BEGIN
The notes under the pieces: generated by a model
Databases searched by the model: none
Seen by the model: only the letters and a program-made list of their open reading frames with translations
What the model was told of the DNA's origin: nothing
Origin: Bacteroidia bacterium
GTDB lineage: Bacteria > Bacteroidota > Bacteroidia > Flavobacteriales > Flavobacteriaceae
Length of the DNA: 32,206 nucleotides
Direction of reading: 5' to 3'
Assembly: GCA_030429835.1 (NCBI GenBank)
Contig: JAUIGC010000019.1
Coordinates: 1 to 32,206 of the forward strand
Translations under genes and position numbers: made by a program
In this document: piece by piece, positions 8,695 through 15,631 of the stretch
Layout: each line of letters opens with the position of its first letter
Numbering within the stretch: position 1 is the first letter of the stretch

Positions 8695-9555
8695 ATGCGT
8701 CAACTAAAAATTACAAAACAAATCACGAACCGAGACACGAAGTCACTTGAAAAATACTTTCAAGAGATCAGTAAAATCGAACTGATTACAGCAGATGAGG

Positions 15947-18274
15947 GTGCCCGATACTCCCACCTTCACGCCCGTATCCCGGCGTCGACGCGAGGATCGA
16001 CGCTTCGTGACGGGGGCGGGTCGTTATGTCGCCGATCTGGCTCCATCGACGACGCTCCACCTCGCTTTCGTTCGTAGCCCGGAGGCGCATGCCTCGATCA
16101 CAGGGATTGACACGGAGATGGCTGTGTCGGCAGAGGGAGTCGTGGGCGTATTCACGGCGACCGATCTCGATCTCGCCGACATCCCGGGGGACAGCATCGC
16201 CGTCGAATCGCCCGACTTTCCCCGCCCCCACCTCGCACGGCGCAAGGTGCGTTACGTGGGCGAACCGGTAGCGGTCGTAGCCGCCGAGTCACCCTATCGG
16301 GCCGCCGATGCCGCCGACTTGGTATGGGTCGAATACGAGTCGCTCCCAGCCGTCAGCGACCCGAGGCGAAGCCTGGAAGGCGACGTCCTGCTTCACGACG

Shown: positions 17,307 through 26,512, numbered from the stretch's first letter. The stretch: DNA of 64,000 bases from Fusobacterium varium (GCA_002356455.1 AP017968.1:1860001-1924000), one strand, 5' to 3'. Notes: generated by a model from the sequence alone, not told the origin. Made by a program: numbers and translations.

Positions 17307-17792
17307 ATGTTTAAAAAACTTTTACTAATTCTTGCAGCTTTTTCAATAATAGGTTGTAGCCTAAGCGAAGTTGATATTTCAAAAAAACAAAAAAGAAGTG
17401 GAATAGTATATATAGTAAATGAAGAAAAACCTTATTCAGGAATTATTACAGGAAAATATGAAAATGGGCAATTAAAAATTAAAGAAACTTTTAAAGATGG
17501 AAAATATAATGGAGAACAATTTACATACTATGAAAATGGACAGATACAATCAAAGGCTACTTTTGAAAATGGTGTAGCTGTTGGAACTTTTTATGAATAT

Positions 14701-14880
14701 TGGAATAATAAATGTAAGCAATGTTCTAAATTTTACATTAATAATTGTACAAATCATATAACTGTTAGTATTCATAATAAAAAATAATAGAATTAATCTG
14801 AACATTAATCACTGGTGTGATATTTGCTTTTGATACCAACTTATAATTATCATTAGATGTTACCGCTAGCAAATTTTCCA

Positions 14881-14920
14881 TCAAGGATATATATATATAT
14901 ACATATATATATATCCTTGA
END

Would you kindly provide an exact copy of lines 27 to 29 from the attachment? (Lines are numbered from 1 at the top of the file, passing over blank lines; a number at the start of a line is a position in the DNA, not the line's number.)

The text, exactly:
17307 ATGTTTAAAAAACTTTTACTAATTCTTGCAGCTTTTTCAATAATAGGTTGTAGCCTAAGCGAAGTTGATATTTCAAAAAAACAAAAAAGAAGTG
17401 GAATAGTATATATAGTAAATGAAGAAAAACCTTATTCAGGAATTATTACAGGAAAATATGAAAATGGGCAATTAAAAATTAAAGAAACTTTTAAAGATGG
17501 AAAATATAATGGAGAACAATTTACATACTATGAAAATGGACAGATACAATCAAAGGCTACTTTTGAAAATGGTGTAGCTGTTGGAACTTTTTATGAATAT